A video embed code is a string of code containing a video’s data: its URL, size, and name, among other variables. These codes allow you to show video content on your blog and landing pages. And you definitely want video content on your blog and landing pages—research by Wistia showed that videos boost session time by 2.6x.
You need to learn how to customize and embed video codes from any source to ensure the videos play smoothly. Not knowing how to embed your code properly can mean hosting an unresponsive video that viewers can’t watch or share. These three steps go beyond the usual “copy-and-paste” advice, teaching you how to embed videos that stand out in your articles.
1. Choose where you’ll host your video.
Each video hosting service has unique features and constraints. Some hosting providers offer just the basic tools. These will let you host videos and pick their placement, which is enough if all you need is to distribute videos on your website. But for other companies, these tools might be insufficient for all of your needs. For example, a basic hosting service is not enough if you want to edit how a video plays and track its performance.
Cheap hosting providers are affordable, but they experience more downtime than reputable ones. A reader who can’t watch a video that promises to solve an important problem will look for an answer elsewhere. It doesn’t matter if you embed a video from your laptop or a streaming site—you’ll want to choose a reputable hosting provider with tools that’ll help you achieve your goals.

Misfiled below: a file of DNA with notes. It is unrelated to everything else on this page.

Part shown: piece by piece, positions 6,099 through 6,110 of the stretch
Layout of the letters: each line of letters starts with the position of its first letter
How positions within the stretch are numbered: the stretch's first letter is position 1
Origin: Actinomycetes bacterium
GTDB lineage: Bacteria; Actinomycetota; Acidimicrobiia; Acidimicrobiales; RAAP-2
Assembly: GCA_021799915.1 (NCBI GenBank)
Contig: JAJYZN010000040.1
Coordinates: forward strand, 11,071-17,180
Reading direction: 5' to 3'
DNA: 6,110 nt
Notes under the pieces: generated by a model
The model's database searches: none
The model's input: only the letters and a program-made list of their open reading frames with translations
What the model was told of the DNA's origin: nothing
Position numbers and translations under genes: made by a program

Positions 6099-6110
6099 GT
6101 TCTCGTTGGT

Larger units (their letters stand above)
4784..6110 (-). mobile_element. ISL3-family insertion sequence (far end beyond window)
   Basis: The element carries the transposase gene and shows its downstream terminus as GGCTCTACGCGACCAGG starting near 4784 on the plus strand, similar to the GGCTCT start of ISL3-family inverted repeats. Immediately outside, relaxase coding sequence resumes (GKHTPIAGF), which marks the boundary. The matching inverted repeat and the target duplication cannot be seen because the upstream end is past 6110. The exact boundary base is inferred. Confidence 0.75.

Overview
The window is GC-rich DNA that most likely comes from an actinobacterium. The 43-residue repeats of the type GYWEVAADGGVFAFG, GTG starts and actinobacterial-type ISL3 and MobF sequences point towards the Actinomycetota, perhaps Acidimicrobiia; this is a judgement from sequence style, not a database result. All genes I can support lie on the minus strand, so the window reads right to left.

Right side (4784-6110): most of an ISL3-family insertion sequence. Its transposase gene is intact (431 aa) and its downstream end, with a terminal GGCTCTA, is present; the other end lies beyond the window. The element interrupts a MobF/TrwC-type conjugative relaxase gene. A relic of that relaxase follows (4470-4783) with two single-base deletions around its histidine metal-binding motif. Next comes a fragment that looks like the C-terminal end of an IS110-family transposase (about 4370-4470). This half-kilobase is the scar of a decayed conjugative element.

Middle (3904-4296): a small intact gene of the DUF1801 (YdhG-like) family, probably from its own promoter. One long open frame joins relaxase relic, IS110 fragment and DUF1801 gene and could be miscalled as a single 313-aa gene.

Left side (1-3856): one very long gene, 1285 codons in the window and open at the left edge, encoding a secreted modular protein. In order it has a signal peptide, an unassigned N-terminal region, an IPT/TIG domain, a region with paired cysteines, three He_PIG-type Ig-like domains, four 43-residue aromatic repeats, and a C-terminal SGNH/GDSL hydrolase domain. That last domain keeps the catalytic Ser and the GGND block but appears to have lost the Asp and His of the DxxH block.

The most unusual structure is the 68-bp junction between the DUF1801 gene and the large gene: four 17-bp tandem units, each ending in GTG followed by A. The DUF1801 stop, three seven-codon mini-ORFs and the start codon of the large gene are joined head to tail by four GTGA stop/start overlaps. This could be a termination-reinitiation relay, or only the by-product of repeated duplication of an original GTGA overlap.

Your goals determine the hosting you’ll choose. If you want to grow your brand awareness, use YouTube. A video you upload to YouTube and later embed on your website will rank on YouTube and Google search, so you’ll reach the widest audience.
For a company focusing on high-intent leads rather than a broad reach, Wistia is a better option because of its in-video lead generation tool. It lets you add CTAs and forms to build a list of potential customers straight from the video player.
2. Locate the video’s embed code
Some CMSs let you embed videos without their embed code. All you need to do is paste the video’s URL, and the CMS will insert it into your website. While convenient, it’s better to search for the video and its embed code manually. Access to the code allows you to present your video how you want.
Complete control over the embed code allows you to provide a pleasant viewing experience across devices. And making it easy to watch the video is essential to helping your page rank on Google. Their Web Vitals measure how easy it is to browse your page. When viewers struggle to play or click a button because of its location, Google can demote your articles.
Most hosting services store embed codes under the video player’s Share option. While the code’s information varies between hosts, you’ll usually see data about the video’s size, duration, and title. You can edit this information once you’re ready to embed your video.
3. Customize how your video looks and plays